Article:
Shanley House Gallery–Home of the LGAA | 224 North Travis | Granbury, TX 76048

About Us
Organized in May of 1972, the Lake Granbury Art Association’s mission is to promote the appreciation, enjoyment and distribution of art. The historic Shanley House serves as our gallery, where we hold our meetings as well as where workshops and classes are conducted. We are located in Granbury, Texas southwest of Ft. Worth. We are behind Shanley Park and across from the Hood County Library.

Public Gallery Hours
Monday through Saturday 10am-4pm
Sunday 1-4pm
Gallery Phone 817-579-7656

Questions? You can reach us on Facebook and at webmistress@granburyart.org

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About Our Building
 The Shanley House was estimated to have been built by 1886 and very possibly as early as the 1870’s. It was originally constructed as a gristmill and was used for grinding various types of grains. Known as the Granite Mills, its original proprietor was J. N. Haney, the same Granbury citizen who built the Hood County Jail in 1885. The power source for the mill was a wood-burning steam engine, the same type of engine that ran steam locomotives. Mr. Haney’s mill also included a cotton gin that processed the area’s burgeoning cotton crop during the 1880’s and 1890’s.

By 1900, the building was sold to Michael H. Shanley, whose family owned the Shanley House for the next 76 years. Soon after the purchase of the building, Mr. Shanley transformed the mill building into a ground floor opera house, which presented both musical and theatrical productions. Mrs. Shanley, a talented musician, was often featured in many of the musical shows. Traveling acting troupes were also included in a great number of the performances.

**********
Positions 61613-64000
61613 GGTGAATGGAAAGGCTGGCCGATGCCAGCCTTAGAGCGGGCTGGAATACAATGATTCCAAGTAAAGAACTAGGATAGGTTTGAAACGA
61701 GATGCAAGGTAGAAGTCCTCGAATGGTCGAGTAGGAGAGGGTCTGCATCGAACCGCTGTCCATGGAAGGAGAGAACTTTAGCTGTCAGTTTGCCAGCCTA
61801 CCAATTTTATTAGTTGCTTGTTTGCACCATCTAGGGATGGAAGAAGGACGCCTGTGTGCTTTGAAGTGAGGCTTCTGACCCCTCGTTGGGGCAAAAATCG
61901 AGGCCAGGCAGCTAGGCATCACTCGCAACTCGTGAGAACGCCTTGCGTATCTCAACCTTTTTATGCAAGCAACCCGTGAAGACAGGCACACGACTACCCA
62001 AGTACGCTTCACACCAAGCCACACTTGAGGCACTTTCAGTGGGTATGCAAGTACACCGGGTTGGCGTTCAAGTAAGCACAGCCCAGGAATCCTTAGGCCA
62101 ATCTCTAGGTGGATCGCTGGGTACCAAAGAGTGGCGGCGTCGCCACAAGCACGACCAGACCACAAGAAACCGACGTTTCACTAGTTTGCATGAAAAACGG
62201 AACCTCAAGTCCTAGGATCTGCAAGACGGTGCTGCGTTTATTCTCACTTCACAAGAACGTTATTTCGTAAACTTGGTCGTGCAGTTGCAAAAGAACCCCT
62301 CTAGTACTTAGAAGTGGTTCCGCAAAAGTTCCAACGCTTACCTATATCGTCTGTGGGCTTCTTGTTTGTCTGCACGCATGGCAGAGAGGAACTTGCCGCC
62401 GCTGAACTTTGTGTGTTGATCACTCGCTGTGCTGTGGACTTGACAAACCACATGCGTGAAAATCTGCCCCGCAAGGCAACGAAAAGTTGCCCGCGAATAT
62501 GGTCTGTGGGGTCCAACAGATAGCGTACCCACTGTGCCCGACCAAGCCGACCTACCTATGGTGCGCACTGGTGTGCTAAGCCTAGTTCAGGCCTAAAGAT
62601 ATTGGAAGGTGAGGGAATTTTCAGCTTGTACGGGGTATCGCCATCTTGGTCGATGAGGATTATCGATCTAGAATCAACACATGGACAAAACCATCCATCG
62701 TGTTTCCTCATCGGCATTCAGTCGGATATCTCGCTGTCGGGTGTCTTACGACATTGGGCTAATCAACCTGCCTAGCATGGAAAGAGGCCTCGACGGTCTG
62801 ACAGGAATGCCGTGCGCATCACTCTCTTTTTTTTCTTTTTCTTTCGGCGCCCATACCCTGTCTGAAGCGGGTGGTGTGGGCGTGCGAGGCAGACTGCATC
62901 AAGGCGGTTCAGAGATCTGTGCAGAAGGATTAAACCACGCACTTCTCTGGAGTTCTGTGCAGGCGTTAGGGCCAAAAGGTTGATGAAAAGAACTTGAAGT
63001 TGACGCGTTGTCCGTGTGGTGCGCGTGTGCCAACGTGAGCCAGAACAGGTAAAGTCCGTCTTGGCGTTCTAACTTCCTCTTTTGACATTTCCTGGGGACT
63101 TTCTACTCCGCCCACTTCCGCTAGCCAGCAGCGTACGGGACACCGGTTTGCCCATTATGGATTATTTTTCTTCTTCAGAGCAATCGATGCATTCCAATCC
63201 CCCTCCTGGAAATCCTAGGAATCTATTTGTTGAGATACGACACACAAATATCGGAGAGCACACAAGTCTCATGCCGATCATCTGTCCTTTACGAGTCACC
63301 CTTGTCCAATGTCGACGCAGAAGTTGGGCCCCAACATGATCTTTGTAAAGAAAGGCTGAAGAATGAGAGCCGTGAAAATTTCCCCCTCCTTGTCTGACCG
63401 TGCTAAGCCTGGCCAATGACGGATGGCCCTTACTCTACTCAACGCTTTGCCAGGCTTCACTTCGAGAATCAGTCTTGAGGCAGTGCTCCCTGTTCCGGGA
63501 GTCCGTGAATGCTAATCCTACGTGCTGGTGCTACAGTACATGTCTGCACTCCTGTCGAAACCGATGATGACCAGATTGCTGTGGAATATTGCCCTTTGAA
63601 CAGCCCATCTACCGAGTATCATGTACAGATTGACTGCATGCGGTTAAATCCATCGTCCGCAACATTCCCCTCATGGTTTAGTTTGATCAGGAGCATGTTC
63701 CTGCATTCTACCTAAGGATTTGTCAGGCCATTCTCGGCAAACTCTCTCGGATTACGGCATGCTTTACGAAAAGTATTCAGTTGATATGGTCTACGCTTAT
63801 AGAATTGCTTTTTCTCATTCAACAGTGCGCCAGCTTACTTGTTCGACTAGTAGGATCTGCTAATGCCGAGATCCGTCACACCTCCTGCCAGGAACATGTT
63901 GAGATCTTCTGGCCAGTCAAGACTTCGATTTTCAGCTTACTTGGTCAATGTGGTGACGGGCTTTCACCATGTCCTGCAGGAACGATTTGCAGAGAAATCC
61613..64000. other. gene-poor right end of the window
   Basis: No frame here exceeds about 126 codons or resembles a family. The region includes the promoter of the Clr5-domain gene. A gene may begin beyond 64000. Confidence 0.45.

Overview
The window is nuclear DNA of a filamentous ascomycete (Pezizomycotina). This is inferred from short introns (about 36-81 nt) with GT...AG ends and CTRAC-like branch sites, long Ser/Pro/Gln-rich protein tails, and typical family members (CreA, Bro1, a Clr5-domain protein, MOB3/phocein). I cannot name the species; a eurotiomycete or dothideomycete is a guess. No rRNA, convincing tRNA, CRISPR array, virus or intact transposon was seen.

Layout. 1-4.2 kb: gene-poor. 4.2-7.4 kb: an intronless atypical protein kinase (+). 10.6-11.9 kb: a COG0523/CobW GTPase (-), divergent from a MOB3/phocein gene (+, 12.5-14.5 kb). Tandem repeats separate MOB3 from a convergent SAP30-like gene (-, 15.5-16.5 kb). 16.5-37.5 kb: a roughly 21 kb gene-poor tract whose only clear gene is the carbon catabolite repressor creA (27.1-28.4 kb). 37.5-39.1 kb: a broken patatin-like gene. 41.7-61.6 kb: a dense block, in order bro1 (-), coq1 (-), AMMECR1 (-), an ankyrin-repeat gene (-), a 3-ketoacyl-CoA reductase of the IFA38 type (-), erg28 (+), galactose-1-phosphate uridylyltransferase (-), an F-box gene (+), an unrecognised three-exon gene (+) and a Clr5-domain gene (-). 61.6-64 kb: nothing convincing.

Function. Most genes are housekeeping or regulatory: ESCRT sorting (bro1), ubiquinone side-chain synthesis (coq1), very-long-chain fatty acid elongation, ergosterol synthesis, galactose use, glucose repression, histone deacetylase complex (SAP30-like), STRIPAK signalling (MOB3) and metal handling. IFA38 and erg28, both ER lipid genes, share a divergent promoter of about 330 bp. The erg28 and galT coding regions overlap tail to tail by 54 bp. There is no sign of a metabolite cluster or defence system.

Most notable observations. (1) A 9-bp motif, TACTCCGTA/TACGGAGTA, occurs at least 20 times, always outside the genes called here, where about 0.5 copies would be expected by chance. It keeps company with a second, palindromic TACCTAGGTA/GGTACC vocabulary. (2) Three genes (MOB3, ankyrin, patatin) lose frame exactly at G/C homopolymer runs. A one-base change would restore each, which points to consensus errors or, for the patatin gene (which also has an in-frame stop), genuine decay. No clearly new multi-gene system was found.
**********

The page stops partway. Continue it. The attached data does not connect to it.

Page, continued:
Mike Shanley also used this building as a kitchen cabinet factory where he manufactured his own patented kitchen cabinets on casters. An old photograph of the building shows large hand-painted letters on one of the exterior limestone walls identifying the building as Shanley’s Kitchen Cabinet Factory. Retail merchants all over the country purchased Mr. Shanley’s cabinets.

In 1912, Mr. Shanley’s interest changed once again, and the Shanley House became known as Shanley’s Rock Hotel. Today the second floor still has evidence of its use as a hotel.

The Shanley family was very prominent and active in the Granbury community even though they eventually moved to St. Louis where a local company began manufacturing the Shanley kitchen cabinet.

In the years after the Shanleys moved, the Shanley House was converted to a residence and rented to many local families. For many years after the death of her husband, Madeline Shanley Green, daughter of Michael H. Shanley, made her home in the Shanley House. During the 1940’s, she added a framed sleeping porch on the east end of the building.

The Shanley House, a frontier utilitarian work structure, was constructed of native Hood County Limestone. Before you enter the former mill, notice the stone arch that caps the front door. Each outside door has such a relieving arch to help hold the weight of the heavy stonework above the door. Also notice the supporting stone lintels above each of the original windows.

The Shanley family sold the Shanley House in 1976 to the Hood County Bicentennial Commission. With the help of many area residents, the Commission renovated the building. It is now home to the Lake Granbury Art Association.